Greece, the Fed, and the U.S. Economy

The next few weeks will be interesting for international investors. Right now, Greece is the main focal point of concern as Europe reacts to the ongoing debt crisis, but the immediate focus will soon be shifting to Janet Yellen and the U.S. Federal Reserve. Ongoing developments in the U.S. and world economy are getting independent experts to think that the Fed might be rethinking some of its earlier plans about raising interest rates.

The Global Chief Investment Strategist at Citi Private Bank had an interesting, and very realistic, perspective on Greece and the impact that it will have on the world economy. His basic words were that Greece is a small market, and doesn’t have a huge impact on the European economy, let alone that of the entire world. While U.S. markets are responding to the issue now, it’s not likely to stay that way for long. The responses that are occurring are strong and overstated. The problem is much smaller than major indices in the U.S. would leave us to believe. And the influence that it does have overall will easily be compensated for in the coming weeks, regardless of what happens with Greece’s status in the European Union.

The upcoming issue that will have a bigger impact is what the Fed will be doing about raising rates. It was expected that Fed Chairperson Yellen would soon be announcing an upcoming rate hike on borrowing, but a poor June’s job report has perhaps stifled this. Wage growth has remained flat, and people are leaving the workforce, indicating that there is not as much income as there was a month ago in the U.S. This would make a rate hike a little more problematic, and not necessarily a good idea for the economy. Yellen has been adamant in the past about how these factors are going to have a strong influence on the Fed’s final decision, and things are not progressing at quite the rate that was expected. It might be enough to push the rate hike from mid to late 2015 all the way into 2016. This remains to be seen, for the moment.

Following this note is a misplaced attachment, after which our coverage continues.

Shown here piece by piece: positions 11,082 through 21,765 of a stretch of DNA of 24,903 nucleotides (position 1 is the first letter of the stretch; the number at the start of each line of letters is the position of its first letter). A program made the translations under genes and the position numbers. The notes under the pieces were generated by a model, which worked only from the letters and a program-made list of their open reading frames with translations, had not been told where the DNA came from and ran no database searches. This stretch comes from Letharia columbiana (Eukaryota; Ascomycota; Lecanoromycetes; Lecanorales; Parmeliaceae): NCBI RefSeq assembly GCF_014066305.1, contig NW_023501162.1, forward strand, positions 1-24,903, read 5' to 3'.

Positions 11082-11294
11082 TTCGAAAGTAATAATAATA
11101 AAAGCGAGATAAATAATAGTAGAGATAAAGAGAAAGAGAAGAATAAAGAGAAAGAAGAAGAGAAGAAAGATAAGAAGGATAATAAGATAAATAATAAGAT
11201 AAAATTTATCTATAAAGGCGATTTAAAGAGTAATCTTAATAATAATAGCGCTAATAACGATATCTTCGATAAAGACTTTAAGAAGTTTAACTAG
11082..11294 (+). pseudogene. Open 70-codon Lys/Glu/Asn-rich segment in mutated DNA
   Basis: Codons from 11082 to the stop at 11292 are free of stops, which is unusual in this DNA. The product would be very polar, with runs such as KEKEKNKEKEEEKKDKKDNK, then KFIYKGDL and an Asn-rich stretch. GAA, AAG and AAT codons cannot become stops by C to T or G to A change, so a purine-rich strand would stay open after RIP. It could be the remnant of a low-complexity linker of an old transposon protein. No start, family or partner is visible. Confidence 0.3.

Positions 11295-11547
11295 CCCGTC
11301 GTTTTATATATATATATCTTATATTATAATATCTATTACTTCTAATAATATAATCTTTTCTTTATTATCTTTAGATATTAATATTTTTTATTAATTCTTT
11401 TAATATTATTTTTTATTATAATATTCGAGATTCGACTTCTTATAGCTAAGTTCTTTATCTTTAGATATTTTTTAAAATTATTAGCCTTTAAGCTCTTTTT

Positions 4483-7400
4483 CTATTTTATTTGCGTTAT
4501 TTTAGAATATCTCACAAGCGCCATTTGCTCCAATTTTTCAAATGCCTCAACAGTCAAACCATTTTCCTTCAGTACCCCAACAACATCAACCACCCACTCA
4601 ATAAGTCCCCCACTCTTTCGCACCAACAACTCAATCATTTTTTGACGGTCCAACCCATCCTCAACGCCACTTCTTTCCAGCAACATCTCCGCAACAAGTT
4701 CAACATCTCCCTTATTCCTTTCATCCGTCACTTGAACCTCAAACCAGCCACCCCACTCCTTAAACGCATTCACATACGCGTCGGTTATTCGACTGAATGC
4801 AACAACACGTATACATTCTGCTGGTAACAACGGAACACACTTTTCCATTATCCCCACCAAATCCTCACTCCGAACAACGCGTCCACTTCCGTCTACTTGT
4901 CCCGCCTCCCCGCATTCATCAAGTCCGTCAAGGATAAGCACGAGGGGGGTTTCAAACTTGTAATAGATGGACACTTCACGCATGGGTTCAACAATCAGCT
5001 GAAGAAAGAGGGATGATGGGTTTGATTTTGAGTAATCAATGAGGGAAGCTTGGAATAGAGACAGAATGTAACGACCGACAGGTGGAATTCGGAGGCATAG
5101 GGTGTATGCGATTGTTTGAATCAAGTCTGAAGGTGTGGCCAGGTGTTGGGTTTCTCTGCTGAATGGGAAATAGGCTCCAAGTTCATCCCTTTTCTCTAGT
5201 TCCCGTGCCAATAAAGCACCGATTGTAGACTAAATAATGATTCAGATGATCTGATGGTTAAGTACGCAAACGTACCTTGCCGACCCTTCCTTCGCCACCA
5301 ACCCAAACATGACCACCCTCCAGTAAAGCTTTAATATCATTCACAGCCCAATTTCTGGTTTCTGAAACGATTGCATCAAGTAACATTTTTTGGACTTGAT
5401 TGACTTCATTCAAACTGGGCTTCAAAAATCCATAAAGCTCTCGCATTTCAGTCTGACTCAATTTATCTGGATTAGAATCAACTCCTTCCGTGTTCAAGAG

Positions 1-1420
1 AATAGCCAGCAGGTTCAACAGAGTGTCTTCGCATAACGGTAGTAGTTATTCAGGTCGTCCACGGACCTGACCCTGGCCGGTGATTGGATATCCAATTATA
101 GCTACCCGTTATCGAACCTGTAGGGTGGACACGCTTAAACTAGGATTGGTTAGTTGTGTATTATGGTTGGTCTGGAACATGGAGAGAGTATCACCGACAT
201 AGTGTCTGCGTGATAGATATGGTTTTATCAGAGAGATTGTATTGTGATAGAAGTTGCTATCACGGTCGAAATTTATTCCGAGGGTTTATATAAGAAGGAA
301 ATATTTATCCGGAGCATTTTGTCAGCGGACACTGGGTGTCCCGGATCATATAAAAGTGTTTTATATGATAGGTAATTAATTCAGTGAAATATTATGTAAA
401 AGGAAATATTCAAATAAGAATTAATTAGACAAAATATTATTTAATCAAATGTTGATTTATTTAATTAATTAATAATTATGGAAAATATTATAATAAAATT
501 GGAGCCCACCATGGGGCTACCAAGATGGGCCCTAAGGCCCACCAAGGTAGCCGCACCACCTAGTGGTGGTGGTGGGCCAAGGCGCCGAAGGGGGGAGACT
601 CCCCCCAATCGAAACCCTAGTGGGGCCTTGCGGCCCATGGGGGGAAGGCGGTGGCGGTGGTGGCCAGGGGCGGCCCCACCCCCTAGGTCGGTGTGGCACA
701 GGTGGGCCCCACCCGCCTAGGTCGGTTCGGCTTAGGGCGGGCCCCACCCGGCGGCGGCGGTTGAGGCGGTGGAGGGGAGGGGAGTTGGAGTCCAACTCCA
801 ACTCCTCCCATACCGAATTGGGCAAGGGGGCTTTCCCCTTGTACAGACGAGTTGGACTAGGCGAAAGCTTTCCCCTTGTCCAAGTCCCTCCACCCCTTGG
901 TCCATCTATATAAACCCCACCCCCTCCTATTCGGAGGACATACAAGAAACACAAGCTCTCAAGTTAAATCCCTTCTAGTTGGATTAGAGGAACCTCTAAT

Of course, one month of bad data doesn’t make a problem, but April and May data was revised, too, indicating that 60,000 fewer jobs were added than originally thought. This is enough of a trend to make experts raise some eyebrows and start rethinking current plans. The Fed might not make a decision in the next week,, but they might hint at what their thought process is.

There is a group of experts that believe Europe will benefit long term from getting Greece off of the euro. Over the short term, it looks like the U.S. will be a better spot for your trading than Europe, especially if a rate hike is stalled. The dollar and the euro have remained pretty even the last week, with only about a 0.3 percent change in favor of the USD, but over the long term, European stocks have much upside. They are down heavy right now because of the ongoing drama, and the stronger companies only have one way to go. Short term traders, and especially binary options traders, should be looking at what Yellen has to say next week, as well as the many major earnings reports that are coming out. There are a lot of opportunities for short lasting, but quick spikes in price when these two things couple together. Binary traders, if timed right, have the most upward potential as some growth might be slower than others. This allows you to trade small and fast, but with bigger than average returns when you’re correct in your predictions.